Dr Kenton Arkill


Science City Research Alliance Fellow

School of Physics and Astronomy

Dr Kenton Arkill

Contact details

Physics and Astronomy
Physics East
University of Birmingham
B15 2TT


Kenton Arkill is a Science City Research Alliance Fellow.

Kenton is an enthusiastic microscopist. He has publications using both electron microscopy, including tomography, and light microscopy, including non-linear techniques. It is unsurprising therefore that he has an avid interest in correlating the methodologies.


  • PhD in Biophysics from the University of Exeter 2005
  • PGCE in Secondary Science from Bangor University 2000
  • BSc (Hons) in Physics with Theoretical Physics from Imperial College, 1999


Kenton Arkill qualified with a BSc (Hons) from Imperial College in 1999. After a PGCE and a brief stint teaching, “in the real world”, he studied for a biophysics PhD at the University of Exeter. After his PhD he has had several postdoctoral positions in the field of vascular physiology.

He arrived at the Nanoscale Physics Research Laboratories in Birmingham in 2012 on an Electron Microscopy Project funded by NERC/EPSRC in collaboration with the School of Geography, Earth and Environmental Sciences. However he won his fellowship after devising a solution to measure the forces on blood vessel walls (with Prof. Timothy Dafforn, Biosciences).


Research themes

Characterisation Of Phage Virus (M13) as a Wall Shear Stress Marker For Microfluidics.

Research activity

Kenton Arkill’s main interest is in the permeability of blood vessels. Unfortunately there is a problem. The flow of blood exerts a force on the wall of blood vessels (Wall Shear Stress) changing how the cells react and therefore which molecules can get through the wall. Measuring this force directly is practically impossible, and calculations and indirect methods do not have the accuracy in such a complex system as the blood.

Dr Arkill is therefore trying to characterise a new method of measuring this Wall Shear Stress directly. Collaborating with Prof. Timothy Dafforn, Kenton uses an adapted filamentous virus tethered to a surface. The virus can be imaged by a microscope, and it is from this imaging that we can determine the forces directly.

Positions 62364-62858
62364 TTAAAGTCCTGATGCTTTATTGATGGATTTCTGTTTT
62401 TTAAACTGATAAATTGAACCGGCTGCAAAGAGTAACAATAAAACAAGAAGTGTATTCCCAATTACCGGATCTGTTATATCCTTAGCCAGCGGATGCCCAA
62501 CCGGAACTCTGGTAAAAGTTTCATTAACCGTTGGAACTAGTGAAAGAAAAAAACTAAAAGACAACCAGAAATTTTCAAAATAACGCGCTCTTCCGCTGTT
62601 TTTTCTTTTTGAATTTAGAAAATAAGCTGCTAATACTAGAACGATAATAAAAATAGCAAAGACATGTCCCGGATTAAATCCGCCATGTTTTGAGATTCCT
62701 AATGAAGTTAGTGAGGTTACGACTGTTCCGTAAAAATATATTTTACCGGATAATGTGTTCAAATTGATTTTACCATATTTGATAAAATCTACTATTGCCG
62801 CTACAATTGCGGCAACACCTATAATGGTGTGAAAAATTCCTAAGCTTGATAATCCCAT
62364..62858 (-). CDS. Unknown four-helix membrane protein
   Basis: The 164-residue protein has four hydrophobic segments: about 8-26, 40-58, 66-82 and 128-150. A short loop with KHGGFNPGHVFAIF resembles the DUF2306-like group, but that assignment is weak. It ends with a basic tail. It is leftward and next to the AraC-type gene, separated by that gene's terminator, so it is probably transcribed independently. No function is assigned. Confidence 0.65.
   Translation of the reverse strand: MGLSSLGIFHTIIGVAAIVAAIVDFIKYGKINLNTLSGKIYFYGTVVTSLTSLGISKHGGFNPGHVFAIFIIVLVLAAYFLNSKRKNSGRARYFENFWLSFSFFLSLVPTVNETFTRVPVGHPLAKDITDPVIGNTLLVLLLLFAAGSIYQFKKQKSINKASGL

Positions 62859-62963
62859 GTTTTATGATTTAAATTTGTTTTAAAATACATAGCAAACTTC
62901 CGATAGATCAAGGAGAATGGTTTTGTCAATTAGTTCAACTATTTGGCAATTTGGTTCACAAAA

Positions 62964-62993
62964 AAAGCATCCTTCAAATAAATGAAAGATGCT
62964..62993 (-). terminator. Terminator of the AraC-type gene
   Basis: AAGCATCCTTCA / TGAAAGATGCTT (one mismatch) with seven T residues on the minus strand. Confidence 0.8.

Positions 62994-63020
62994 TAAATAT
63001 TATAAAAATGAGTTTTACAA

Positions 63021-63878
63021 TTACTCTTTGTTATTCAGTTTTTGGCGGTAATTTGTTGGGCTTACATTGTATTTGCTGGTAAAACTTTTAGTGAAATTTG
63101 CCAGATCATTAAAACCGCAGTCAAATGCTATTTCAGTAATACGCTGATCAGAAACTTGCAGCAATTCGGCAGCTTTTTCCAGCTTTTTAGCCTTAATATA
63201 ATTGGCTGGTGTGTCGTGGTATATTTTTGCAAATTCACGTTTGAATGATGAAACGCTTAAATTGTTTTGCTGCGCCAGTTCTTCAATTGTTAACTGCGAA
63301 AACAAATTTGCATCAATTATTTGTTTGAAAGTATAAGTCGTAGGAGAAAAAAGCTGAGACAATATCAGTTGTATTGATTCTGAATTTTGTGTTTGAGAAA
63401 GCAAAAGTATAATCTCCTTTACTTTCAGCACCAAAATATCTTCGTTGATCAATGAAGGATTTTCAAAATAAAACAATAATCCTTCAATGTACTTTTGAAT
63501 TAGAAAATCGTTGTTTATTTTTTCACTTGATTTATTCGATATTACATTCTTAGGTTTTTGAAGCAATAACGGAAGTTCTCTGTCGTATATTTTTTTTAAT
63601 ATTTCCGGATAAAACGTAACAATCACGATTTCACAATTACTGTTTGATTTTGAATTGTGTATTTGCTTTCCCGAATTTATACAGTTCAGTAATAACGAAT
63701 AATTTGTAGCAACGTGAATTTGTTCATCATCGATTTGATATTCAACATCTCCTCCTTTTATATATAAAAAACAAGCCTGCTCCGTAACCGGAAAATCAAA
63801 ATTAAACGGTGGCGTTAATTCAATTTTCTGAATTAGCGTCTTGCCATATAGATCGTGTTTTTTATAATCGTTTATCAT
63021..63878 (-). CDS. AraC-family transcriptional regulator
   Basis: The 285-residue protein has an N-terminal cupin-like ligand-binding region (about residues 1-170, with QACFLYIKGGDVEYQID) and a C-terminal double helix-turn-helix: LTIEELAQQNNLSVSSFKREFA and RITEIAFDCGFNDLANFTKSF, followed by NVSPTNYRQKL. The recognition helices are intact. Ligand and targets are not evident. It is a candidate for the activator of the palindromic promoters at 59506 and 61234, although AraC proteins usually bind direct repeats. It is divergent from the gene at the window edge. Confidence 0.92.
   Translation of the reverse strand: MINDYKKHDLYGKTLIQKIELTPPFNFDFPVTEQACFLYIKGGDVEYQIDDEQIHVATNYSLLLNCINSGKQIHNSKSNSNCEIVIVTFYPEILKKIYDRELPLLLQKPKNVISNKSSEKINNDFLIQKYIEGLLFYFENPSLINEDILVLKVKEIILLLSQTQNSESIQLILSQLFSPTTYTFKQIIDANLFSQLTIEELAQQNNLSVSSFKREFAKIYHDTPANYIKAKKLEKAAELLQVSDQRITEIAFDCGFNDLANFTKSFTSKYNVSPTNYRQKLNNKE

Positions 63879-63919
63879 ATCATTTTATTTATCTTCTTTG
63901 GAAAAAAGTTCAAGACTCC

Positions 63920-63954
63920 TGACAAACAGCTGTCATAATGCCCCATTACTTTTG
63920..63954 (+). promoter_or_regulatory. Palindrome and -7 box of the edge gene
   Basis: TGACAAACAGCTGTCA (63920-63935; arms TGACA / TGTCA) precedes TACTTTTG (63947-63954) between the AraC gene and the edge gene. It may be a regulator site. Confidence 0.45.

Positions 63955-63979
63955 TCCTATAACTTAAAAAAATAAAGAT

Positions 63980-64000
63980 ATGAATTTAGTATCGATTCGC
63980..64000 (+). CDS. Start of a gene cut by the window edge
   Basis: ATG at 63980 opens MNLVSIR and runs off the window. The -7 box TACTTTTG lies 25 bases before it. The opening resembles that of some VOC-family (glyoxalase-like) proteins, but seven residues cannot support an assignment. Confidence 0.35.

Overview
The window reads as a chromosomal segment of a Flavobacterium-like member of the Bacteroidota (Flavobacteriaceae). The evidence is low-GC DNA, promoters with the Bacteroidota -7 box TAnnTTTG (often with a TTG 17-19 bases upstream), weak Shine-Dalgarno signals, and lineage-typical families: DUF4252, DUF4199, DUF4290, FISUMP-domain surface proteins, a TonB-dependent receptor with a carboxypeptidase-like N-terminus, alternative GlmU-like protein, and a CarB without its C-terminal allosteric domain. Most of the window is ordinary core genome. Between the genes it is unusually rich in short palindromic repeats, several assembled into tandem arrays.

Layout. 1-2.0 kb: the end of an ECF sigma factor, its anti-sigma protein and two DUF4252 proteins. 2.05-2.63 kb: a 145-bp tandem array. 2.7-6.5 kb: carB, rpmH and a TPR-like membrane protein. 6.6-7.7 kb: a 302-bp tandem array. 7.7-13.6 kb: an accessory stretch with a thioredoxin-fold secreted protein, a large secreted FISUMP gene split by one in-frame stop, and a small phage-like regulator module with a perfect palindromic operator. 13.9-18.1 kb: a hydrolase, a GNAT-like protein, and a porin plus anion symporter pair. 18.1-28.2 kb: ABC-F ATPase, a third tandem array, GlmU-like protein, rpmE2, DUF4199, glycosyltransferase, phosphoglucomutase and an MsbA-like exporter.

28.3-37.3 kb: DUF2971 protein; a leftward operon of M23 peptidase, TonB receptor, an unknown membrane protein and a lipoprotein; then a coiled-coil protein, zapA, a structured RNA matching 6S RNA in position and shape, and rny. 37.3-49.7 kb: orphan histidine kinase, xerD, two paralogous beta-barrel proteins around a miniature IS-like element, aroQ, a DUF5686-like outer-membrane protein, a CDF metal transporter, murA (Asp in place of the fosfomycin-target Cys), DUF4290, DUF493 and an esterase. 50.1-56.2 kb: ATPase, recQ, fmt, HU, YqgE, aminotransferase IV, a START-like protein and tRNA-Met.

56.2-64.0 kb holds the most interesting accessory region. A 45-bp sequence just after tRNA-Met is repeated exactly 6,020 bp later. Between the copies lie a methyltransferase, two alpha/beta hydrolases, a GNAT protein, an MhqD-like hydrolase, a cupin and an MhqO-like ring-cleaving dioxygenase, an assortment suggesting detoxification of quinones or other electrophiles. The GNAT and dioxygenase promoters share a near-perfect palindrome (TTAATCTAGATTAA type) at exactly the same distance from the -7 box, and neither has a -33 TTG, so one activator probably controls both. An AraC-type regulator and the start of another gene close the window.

Other activities

  • CFIM Doctoral Electron Microscopy Training course at the University of Copenhagen



KP Arkill, CR Neal, JM Mantel, CC Michel, K Qvortrup, J Rostgaard, DO Bates, C Knupp, JM Squire (2012)3D Reconstruction Of The Glycocalyx Structure In Mammalian Capillaries Using Electron Tomography Microcirculation 19(4):343-351

KP Arkill, C Knupp, CC Michel, CR Neal, K Qvortrup, J Rostgaard, JM Squire (2011) Similar Endothelial Glycocalyx Structures In A Range Of Mammalian Tissues:    Evidence For A Common Filtering Mechanism? Biophyical Journal 101(5):1046-1056

KP Arkill, J Moger, CP Winlove The Structure and Mechanical Properties of Collecting Lymphatic Vessels: An Investigation using Multimodal Nonlinear Microscopy (2010) Journal of Anatomy 216(5):547-555

CJ Moger, KP Arkill, R Barrett, P Bleuet, RE Ellis, EM Green and CP Winlove Cartilage Collagen Matrix Reorientation and Displacement in Response to Surface Loading (2009) Journal of Biomechanical Engineering-Transactions of the Asme 131 131

AJ Macdonald, KP Arkill, G Tabor, N McHale and CP WinloveModelling flow in collecting lymphatic vessels: 1d flow through a series of contractile elements (2008) American Journal of Physiology- Heart and Circulation 295(1) H305-13

KP Arkill, CP Winlove (2008) Solute Transport In The Deep And Calcified Zones Of Articular Cartilage Osteoarthritis and Cartilage 16 708-714 16 708-714

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